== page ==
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  4. Thanks for the lovely sneaky peek into the mystery house. Loved it! I agree, I love those kind of views over rooftops - all those clay chimney pots and slate tiles a bit skew-whiff are so romantic and, as you say, reassuringly solid, like they have always been there. Can't think of a room with a view from my house, but there is a fantastic and rather enormous Georgian pile in the small town I live in that I gaze in through the windows as I pass, dreaming of what it would be like to live there!

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    1. I love a bit of through the keyhole - in another life I'd have been an Estate Agent, merely for the fact I love looking around other people's houses.

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  5. I love people watching and am always curious about other people's lives. Opposite my apartment right now is a massive construction site where several traditional Swiss houses have been knocked down to make way for an über modern apartment building. While slightly disruptive, the whole thing is keeping the toddler highly entertained.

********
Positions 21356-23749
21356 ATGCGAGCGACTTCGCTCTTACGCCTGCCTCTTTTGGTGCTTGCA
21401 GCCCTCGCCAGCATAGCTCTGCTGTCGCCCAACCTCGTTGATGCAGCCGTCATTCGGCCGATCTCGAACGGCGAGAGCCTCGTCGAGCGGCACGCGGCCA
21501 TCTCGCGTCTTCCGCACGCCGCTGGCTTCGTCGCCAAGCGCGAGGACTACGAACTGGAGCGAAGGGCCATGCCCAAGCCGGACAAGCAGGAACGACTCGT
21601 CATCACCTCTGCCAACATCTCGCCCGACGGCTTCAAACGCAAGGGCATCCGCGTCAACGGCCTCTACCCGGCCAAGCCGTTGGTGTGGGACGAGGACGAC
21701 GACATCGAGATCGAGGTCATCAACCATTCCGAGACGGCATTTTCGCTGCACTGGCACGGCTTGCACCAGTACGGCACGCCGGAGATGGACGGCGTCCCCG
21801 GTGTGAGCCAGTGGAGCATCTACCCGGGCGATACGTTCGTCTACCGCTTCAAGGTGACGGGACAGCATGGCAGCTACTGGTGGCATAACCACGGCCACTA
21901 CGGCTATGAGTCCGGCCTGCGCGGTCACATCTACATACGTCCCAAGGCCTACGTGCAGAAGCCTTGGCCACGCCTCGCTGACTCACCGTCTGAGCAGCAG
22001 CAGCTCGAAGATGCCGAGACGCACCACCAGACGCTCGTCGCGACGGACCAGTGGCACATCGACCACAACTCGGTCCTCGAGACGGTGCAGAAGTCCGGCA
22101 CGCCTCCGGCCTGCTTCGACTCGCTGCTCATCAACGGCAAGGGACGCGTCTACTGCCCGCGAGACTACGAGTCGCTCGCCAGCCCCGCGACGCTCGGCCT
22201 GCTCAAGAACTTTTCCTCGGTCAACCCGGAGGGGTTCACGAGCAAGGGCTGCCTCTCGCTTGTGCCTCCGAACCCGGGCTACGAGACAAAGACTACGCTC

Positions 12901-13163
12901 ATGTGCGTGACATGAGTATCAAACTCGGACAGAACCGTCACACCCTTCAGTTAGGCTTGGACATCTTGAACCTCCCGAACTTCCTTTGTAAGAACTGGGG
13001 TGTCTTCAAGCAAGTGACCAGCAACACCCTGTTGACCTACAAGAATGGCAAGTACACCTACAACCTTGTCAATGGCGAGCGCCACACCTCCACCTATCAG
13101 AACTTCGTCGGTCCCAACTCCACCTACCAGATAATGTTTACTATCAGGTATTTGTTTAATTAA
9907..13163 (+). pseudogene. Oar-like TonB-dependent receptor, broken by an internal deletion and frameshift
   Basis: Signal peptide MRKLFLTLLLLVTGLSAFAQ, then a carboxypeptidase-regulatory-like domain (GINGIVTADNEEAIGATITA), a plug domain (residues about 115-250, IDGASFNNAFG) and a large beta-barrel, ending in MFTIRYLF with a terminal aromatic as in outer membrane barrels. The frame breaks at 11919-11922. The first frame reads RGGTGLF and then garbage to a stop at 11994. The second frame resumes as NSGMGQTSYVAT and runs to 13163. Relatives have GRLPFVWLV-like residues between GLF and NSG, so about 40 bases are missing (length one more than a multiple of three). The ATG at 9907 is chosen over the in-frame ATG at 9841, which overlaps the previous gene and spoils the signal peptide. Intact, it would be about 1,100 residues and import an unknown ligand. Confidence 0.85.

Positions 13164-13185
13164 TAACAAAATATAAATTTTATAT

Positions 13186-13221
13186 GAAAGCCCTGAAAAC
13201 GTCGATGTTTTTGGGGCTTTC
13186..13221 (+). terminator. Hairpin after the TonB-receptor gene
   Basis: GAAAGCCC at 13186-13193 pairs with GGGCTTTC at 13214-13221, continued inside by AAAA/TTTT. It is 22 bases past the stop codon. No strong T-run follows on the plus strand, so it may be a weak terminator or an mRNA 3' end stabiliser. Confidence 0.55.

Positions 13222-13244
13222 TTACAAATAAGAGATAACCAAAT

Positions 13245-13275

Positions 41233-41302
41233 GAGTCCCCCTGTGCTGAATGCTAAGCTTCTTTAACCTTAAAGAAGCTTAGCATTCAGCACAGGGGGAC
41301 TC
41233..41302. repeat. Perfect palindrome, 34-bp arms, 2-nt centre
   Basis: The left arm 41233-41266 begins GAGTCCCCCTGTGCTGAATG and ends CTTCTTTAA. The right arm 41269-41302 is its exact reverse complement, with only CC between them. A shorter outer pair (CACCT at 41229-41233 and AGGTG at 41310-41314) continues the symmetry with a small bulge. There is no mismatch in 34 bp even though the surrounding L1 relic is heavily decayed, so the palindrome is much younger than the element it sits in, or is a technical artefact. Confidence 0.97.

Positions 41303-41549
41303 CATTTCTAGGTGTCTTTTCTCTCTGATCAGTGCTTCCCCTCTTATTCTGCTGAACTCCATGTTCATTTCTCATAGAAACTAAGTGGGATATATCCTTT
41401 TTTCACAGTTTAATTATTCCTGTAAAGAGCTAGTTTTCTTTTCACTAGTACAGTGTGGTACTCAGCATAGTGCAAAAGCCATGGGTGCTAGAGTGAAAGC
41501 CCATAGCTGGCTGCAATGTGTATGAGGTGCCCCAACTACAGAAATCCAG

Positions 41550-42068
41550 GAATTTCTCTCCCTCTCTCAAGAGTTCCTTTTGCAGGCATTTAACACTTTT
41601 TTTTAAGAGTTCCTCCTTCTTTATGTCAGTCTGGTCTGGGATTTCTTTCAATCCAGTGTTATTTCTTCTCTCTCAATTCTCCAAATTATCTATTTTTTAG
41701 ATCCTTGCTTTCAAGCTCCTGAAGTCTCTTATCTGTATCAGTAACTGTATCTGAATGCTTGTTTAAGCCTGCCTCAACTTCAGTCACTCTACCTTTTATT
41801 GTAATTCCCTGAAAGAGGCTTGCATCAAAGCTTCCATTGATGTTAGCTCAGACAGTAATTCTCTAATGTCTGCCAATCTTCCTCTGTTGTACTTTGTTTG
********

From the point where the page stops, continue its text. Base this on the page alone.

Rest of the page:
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    1. Yes, there is something almost magnetic about young boys and building sites - isn't there? Pip would love to live opposite a build like that.

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  6. I too love people watching! We live in a large apartment in an very old converted building and I adore our view! We have so many windows that I get to have many different views and love nothing more than curling up on our large window sills and watching the world pass by! I particularly love it in the rain or watching the snow fall! XXX

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    1. Oooh, your apartment sounds gorgeous. x

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  7. My flat living rule for London is always to take the top floor flat... a. because then you are the one annoying the downstairs neighbours whilst enjoying no noise from above and 2. because you get the best views. We live overlooking a big park in East London, am sitting people watching as I type, it's like a festival in there today, the sun is shining, what's not to love about looking out at London on a warm spring eve! Wishing you lots of happiness in your new abode!

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    1. Agree, best to take the top floor, I can't stand hearing footsteps overhead. Thanks for commenting.